If your shares are held in a stock brokerage account or by a bank or other nominee, you are considered the “beneficial owner” of shares held in street name.  If you own shares held in street name, this Proxy Statement and the 2013 Form 10-K have been forwarded to you by your broker, bank or nominee who is considered, with respect to those shares, the stockholder of record.  As the beneficial owner, you have the right to direct your broker, bank or nominee how to vote your shares by using the voting instruction card included in the mailing or by following their instructions for voting by telephone or the Internet, if the broker, bank or nominee offers these alternatives.  Since a beneficial owner is not the stockholder of record, you may not vote these shares in person at the Annual Meeting unless you obtain a “legal proxy” from the broker, bank or nominee that holds your shares, giving you the right to vote the shares at the Annual Meeting.
 
Q:
What am I voting on at the Annual Meeting?
 
A:
You are voting on the following proposals:
 
 
·
to elect five directors to serve until the 2015 Annual Meeting of Stockholders and until their successors are duly elected and qualify;
 
 
·
to adopt and approve the 2014 Incentive Plan;
 
 
·
to ratify the appointment of Cherry Bekaert LLP as the Company’s independent registered public accounting firm for the fiscal year ending December 31, 2014; and
 
 
·
to transact such other business as may properly come before the Annual Meeting or any adjournment or postponement thereof.
 
The Board recommends a vote “FOR” the election of each of its nominees to the Board; “FOR” the adoption and approval of the 2014 Incentive Plan; and “FOR” the ratification of the appointment of Cherry Bekaert LLP as the Company’s independent registered public accounting firm for the fiscal year ending December 31, 2014.
 
Q:
How do I vote?
 
A:
You may vote using any of the following methods:
 
 
·
Proxy card or voting instruction card.  Be sure to complete, sign and date the card and return it in the prepaid envelope.
 
 
·
By telephone or the Internet.  If you are a stockholder of record, you may vote by telephone or on the Internet using the instructions in the enclosed proxy card.  If you own shares held in street name, you will receive voting instructions from your bank, broker or other nominee and may vote by telephone or on the Internet if they offer that alternative.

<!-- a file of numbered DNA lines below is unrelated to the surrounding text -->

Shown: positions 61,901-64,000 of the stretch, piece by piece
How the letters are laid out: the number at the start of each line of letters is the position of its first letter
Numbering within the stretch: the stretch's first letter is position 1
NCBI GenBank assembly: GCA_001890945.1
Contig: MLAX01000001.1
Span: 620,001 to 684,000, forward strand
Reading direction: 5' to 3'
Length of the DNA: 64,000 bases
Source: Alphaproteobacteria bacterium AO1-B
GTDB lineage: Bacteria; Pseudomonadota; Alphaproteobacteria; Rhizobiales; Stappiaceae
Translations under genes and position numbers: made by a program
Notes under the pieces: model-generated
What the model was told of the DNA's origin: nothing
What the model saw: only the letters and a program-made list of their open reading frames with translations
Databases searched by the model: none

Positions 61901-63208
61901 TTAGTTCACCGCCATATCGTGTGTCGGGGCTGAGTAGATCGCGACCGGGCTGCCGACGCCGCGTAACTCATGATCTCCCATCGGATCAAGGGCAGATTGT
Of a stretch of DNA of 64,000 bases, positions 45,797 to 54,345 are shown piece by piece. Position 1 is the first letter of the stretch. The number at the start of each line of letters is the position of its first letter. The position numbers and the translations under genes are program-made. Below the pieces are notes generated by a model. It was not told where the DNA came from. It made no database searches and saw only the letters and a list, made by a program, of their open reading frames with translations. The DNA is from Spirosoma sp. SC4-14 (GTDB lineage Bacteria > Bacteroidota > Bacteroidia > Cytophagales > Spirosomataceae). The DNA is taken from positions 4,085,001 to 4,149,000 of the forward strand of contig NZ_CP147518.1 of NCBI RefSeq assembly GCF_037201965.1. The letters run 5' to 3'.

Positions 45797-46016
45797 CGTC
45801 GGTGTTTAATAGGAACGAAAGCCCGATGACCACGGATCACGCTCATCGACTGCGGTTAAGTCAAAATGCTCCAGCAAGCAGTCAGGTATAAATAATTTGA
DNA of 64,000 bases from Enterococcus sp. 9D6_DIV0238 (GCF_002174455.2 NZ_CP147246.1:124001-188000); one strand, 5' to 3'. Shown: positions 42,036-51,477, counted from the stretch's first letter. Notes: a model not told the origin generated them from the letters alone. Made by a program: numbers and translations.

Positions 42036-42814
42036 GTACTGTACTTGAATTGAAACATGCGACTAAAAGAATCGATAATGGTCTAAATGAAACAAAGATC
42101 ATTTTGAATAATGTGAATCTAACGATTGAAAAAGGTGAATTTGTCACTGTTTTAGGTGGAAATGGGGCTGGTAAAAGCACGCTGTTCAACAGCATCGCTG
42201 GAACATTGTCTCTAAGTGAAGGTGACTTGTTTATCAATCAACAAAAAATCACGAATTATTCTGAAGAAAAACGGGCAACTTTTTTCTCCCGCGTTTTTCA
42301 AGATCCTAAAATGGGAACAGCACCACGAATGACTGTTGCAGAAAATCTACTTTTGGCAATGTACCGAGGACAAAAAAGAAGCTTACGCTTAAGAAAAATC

2

 
 
 
·
In person at the Annual Meeting.  All stockholders may vote in person at the Annual Meeting. You may also be represented by another person at the Annual Meeting by executing a proper proxy designating that person. If you own shares held in street name, you must obtain a legal proxy from your bank, broker or other nominee and present it to the inspector of election with your ballot when you vote at the Annual Meeting.
 
Q:
What can I do if I change my mind after I vote my shares?
 
A:
If you are a stockholder of record, you may revoke your proxy at any time before it is voted at the Annual Meeting by:
 
 
·
sending written notice of revocation to our Corporate Secretary;
 
 
·
submitting a new, proper proxy dated later than the date of the revoked proxy; or
 
 
·
attending the Annual Meeting and voting in person.
 
If you own shares held in street name, you may submit new voting instructions by contacting your broker, bank or nominee.  You may also vote in person at the Annual Meeting if you obtain a legal proxy as described in the answer to the previous question.  Attendance at the Annual Meeting will not, by itself, revoke a proxy.
 
Q:
What if I return a signed proxy card, but do not vote for some of the matters listed on the proxy card?
 
A:
If you return a signed proxy card without indicating your vote, your shares will be voted in accordance with the Board’s recommendations as follows: “FOR” the election of each of its nominees to the Board; “FOR” the adoption and approval of the 2014 Incentive Plan; and “FOR” the ratification of the appointment of Cherry Bekaert LLP as the Company’s independent registered public accounting firm for the fiscal year ending December 31, 2014.
 
Q:
Can my broker vote my shares for me on the election of directors and/or the approval of the 2014 Incentive Plan without my instructions?
 
A:
No.  Brokers may not use discretionary authority to vote shares on the election of directors or the approval of the 2014 Incentive Plan if they have not received instructions from their clients.  Please provide voting instructions on the election of directors and the approval of the 2014 Incentive Plan so your vote can be counted.
 
Q:
Can my shares be voted if I do not return my proxy card or voting instruction card and do not attend the Annual Meeting?
 
A:
If you do not vote your shares held of record (registered directly in your name, not in the name of a bank or broker), your shares will not be voted.
 
If you do not vote your shares held in street name with a broker, your broker will not be authorized to vote on most items being put to a vote, including the election of directors and the approval of the 2014 Incentive Plan.  If your broker is not able to vote your shares, they will constitute “broker non-votes,” which are counted for the purpose of determining the presence of a quorum, but otherwise do not affect the outcome of any matter being voted on at a stockholder meeting.